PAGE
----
Does it make sense to convert Nick Senzel to an outfield position? The outfield already seems pretty set with Jesse Winker, Scott Schebler, Billy Hamilton and Phillip Ervin. Meanwhile, Scooter Gennett could bring in quite a haul through trade, and Senzel could play second base, where he already has experience.
Does it make sense to convert Nick Senzel to an outfield position? The outfield already seems pretty set with Jesse Winker, Scott Schebler, Billy Hamilton and Phillip Ervin. Meanwhile, Scooter Gennett could bring in quite a haul through trade, and Senzel could play second base, where he already has experience. Thoughts?
- Matthew T., Lexington, Ky.
The Reds aren't converting top prospect Senzel to an outfielder as much as they are exposing him to a new position to increase his versatility and to create more avenues to get him to the big leagues. As the Cubs have demonstrated with Kristopher Bryant playing three positions besides his natural third base, a manager has flexibility to create better matchups with his lineups. Before Senzel had elbow surgery last week to remove some bone chips, the Reds liked what they saw from Senzel in the outfield at instructional league. It was the perfect place to try it out.
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Also, I would argue the Reds' outfield isn't set. Winker is coming off a major shoulder surgery. Schebler endured a lot of injuries last season, and Hamilton has underperformed at the plate. Ervin did really well with his opportunity in the second half, but he has a lot of work to do for improving defensively.
What if a team like the Reds -- who probably could not offer Bryce Harper or Manny Machado a long-term deal -- pay one of them well above what they would get per year on a long-term contract by offering a two-year, $100 million contract?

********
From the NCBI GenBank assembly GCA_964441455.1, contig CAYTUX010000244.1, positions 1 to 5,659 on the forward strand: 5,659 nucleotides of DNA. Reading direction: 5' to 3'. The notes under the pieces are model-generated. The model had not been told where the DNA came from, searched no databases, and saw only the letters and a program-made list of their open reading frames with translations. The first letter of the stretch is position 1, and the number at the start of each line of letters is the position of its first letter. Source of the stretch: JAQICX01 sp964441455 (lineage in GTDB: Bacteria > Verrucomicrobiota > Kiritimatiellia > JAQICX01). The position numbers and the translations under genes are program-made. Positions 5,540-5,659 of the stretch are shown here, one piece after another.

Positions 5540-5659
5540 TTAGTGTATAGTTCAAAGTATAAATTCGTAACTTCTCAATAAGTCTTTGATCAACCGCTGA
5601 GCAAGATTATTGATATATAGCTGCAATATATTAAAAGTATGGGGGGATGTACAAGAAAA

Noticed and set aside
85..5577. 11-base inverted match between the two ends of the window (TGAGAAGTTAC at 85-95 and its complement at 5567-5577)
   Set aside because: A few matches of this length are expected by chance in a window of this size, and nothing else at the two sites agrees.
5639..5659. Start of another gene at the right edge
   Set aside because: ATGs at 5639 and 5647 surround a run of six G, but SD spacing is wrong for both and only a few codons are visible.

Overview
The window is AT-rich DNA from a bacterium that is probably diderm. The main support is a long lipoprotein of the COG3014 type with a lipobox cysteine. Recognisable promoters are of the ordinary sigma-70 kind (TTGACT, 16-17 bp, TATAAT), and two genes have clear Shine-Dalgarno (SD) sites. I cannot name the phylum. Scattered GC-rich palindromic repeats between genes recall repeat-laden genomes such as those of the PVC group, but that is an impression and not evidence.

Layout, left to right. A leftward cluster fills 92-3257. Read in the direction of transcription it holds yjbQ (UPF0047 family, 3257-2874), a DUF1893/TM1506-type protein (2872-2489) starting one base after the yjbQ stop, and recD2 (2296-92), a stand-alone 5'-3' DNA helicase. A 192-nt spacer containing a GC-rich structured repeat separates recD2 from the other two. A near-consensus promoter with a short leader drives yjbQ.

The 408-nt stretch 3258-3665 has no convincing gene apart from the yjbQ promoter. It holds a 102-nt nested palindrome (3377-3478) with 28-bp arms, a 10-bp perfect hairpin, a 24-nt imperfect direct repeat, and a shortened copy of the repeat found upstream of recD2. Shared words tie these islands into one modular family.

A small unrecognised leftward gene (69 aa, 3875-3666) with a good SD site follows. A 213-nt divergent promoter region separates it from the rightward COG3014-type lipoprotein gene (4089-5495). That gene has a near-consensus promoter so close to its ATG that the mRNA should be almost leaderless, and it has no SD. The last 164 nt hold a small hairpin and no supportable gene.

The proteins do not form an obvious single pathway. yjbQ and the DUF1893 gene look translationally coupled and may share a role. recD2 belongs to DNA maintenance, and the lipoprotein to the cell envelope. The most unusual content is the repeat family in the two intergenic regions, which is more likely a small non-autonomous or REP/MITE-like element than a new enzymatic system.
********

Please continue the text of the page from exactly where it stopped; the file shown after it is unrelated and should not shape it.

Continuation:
-- @JGideon818 on Twitter
I do not see it. While money is a big part of the equation, so is the security of a long-term contract. What if Harper or Machado were injured or had a dreadful season in the second year of the contract while heading into another free-agent year? Their value would plummet.
If the Reds do not hire Jim Riggleman, would he go back to bench coach? And what would happen to Pat Kelly? Also, do you think that Reds will keep interim pitching coach Danny Darwin?
-- Mason A. Oxford, Ohio
Riggleman said on the final day of the season that he would be willing to remain in the organization in just about any role. As for bench coach, it would really depend on who the new manager would want and who he is comfortable with. Kelly and Darwin were told they could remain in the organization if they weren't retained as big league coaches.
Will Cody Reed have a chance to be a starting pitcher next season?
-- Lily F., Cincinnati
Reed will likely get a shot after showing improvement and increased confidence at both the Triple-A and big league levels. The good thing about the lefty is that he could potentially be a starter or reliever, and he's shown enthusiasm about working in either role.
How does this franchise get away with not interviewing top diverse talent for their manager opening? We interviewed exclusively old white men for the manager opening outside of Billy Hatcher and Freddie Benavides.
-- Jordan S., Cincinnati
You forgot that Cincinnati also interviewed Hensley Meulens and Charlie Montoyo.
Do the Reds know now who will be available for Rule 5 Draft, or does that come later?
-- Al Lautenslager on Facebook
Teams must protect eligible players on 40-man rosters by Nov. 20. That leaves a few weeks to go over the board before Dec. 13, when the Rule 5 Draft is held on the final day of the Winter Meetings in Las Vegas. Since everybody scouts at all levels of each organization, I'm sure all teams have a reasonable idea of who they would like should they be left unprotected. But I wouldn't get your hopes up that anyone selected will be a huge difference-maker. The Reds' last Rule 5 pick to last the whole season was backup catcher Stuart Turner a couple of years ago. It's been over a decade since the 2006 Rule 5 Draft, when Cincinnati got both outfielder Josh Hamilton and reliever Jared Burton.
Mark Sheldon has covered the Reds for MLB.com since 2006, and previously covered the Twins from 2001-05. Follow him on Twitter @m_sheldon and Facebook and listen to his podcast.